Research that shows juvenile starfish can lurk harmlessly for more than six years could force a rethink on the crown of thorns culling methods used to protect corals on the Great Barrier Reef. The coral-eating crown of thorns starfish that devastate tropical reefs can lie in wait as harmless young herbivores for more than six years while coral populations recover from previous attacks or coral bleaching, new research has shown.
15. The Ningaloo Canyons orchestrate an artistic masterpiece
Scientists from the Schmidt Ocean Institute have discovered an unusual organism in the eastern Indian Ocean, off the remote western coast of Australian. The researchers took video of the Apolemia – a type of siphonophore in the deep-sea environment known as the Ningaloo Canyons. “Check out this beautiful ‘giant’ siphonophore Apolemia recorded on #NingalooCanyons expedition. It seems likely that this specimen is the largest ever recorded,” SCI wrote in a Twitter post.
The existence of coral reefs, in all their abundant biodiversity and beauty, relies largely on a complex symbiosis between reef-building corals and microalgae. This finely tuned, fragile, partnership is constantly under threat from environmental stress—most notably the twin effects of warming waters and ocean acidification caused by climate change. But scientists say a third driver, that of ocean deoxygenation, could pose a greater and more immediate threat to coral reef survival.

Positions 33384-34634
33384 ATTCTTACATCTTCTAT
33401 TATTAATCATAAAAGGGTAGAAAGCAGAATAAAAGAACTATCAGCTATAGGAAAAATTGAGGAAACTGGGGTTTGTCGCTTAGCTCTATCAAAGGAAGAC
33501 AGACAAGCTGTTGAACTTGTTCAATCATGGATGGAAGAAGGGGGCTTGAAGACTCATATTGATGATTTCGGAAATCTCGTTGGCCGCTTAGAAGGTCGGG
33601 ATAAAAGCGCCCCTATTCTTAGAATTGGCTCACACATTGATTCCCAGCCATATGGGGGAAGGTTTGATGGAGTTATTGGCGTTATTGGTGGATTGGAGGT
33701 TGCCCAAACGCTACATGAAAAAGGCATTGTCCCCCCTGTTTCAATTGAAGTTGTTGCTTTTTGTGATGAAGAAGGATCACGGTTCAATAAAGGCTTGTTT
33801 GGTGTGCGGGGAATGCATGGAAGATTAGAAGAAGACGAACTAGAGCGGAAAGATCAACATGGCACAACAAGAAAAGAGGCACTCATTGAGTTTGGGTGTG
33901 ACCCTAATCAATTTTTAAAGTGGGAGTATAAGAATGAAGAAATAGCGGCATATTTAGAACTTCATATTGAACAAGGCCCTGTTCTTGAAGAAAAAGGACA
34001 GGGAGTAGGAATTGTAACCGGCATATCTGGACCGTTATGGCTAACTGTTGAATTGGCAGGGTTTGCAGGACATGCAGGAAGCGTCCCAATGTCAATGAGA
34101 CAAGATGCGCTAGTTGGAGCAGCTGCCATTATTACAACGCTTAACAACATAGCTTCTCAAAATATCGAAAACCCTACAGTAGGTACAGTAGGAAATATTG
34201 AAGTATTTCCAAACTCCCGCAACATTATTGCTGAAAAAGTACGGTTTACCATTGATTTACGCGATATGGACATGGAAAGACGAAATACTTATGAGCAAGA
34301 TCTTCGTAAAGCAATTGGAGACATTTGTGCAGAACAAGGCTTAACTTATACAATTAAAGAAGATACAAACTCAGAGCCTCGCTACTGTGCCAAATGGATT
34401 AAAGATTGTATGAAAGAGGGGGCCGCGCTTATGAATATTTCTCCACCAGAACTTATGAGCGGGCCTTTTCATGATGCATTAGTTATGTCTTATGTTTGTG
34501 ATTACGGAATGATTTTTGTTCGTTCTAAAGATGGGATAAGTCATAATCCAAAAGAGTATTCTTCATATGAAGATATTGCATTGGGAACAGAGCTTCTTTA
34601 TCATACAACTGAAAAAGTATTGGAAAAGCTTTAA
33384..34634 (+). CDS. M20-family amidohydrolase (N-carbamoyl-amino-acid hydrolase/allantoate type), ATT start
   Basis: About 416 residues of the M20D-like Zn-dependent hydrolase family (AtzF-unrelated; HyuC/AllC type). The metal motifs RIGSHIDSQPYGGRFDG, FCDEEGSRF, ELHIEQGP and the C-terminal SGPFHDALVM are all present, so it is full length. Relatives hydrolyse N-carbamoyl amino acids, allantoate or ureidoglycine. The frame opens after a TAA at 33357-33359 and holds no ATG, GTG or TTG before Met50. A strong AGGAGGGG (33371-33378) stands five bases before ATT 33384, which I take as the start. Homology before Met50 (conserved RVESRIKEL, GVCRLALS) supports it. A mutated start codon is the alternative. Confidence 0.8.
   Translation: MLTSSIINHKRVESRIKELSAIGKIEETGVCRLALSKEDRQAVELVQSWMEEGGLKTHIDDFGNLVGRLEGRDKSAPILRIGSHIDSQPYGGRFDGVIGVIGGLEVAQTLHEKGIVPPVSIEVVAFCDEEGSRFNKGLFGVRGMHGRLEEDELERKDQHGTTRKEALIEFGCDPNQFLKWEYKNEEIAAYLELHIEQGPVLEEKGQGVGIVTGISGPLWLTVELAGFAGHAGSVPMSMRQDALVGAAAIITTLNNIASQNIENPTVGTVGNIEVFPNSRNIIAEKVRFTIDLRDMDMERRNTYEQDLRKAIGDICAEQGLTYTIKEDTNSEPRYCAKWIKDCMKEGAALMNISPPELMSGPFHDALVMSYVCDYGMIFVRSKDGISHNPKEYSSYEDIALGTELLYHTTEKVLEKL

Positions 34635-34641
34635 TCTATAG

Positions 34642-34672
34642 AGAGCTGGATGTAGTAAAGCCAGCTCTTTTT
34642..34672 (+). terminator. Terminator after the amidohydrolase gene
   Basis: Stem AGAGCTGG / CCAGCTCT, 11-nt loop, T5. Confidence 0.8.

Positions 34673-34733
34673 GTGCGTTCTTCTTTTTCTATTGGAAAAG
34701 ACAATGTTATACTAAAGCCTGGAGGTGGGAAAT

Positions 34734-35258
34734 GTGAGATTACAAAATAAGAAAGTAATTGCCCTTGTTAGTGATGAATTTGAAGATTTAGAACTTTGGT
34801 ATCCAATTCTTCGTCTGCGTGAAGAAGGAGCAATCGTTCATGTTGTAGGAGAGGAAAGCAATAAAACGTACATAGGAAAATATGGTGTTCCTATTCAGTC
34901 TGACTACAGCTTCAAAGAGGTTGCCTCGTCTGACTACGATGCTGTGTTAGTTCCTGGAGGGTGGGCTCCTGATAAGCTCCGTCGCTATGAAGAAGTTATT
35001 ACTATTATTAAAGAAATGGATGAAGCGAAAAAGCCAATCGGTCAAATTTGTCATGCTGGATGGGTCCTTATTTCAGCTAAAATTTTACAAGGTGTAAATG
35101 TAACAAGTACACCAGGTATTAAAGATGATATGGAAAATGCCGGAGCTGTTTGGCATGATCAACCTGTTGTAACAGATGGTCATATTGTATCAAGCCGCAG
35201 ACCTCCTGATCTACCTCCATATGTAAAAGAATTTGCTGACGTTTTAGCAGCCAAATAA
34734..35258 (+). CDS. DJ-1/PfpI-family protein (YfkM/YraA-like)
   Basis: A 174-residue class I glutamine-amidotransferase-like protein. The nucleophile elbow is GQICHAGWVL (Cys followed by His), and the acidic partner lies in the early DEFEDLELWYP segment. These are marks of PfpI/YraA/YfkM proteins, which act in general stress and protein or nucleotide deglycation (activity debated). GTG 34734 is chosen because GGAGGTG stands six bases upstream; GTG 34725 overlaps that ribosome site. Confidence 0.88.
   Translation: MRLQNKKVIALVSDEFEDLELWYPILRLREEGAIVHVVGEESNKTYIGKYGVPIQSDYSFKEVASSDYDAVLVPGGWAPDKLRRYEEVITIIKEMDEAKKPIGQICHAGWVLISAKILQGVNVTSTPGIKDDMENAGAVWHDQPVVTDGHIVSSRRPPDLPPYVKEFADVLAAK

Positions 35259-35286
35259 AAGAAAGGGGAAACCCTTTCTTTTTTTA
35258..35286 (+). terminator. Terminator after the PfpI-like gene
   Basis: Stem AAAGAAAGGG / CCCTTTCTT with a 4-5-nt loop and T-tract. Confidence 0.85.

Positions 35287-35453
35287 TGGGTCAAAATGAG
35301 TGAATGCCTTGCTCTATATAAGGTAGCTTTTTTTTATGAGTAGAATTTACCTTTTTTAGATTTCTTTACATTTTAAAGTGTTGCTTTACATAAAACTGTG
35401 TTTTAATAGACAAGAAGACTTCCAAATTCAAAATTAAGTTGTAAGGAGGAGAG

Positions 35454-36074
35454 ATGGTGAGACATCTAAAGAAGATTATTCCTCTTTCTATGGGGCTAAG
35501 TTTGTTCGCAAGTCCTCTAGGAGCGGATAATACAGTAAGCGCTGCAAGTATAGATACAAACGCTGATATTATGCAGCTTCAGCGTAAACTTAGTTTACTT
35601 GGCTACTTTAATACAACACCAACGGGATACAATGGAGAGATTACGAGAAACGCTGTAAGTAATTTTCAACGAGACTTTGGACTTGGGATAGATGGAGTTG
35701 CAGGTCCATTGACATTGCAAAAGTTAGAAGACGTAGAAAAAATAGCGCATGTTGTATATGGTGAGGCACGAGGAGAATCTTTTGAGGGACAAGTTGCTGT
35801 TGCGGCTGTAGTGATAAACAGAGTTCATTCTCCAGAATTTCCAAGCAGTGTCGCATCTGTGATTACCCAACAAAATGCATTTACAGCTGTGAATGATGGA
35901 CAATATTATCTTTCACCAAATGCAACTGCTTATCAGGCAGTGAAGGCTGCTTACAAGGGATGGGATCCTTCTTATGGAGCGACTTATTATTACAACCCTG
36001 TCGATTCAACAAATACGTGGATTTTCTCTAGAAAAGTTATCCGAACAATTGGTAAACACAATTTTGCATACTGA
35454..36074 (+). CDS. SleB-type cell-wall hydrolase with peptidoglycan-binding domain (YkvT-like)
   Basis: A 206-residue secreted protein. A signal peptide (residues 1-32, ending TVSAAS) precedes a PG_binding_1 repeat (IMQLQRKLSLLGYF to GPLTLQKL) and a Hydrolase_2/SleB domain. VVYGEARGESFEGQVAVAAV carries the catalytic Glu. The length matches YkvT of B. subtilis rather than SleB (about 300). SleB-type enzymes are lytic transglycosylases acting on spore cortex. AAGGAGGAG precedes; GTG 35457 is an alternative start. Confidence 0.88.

Globally, there is a growing concern regarding the presence of trace emerging contaminants such as retinoids and oestrogenic endocrine-disrupting chemicals (EDCs) in aquatic environments. Retinoids such as retinoic acids and their metabolites, which are the derivatives of vitamin A, can cause abnormal morphological development in amphibians, fish, and snails at elevated levels. Oestrogenic EDCs like alkylphenols and bisphenol A are environmental estrogens that can induce feminization of male fish and abnormal development in aquatic organisms.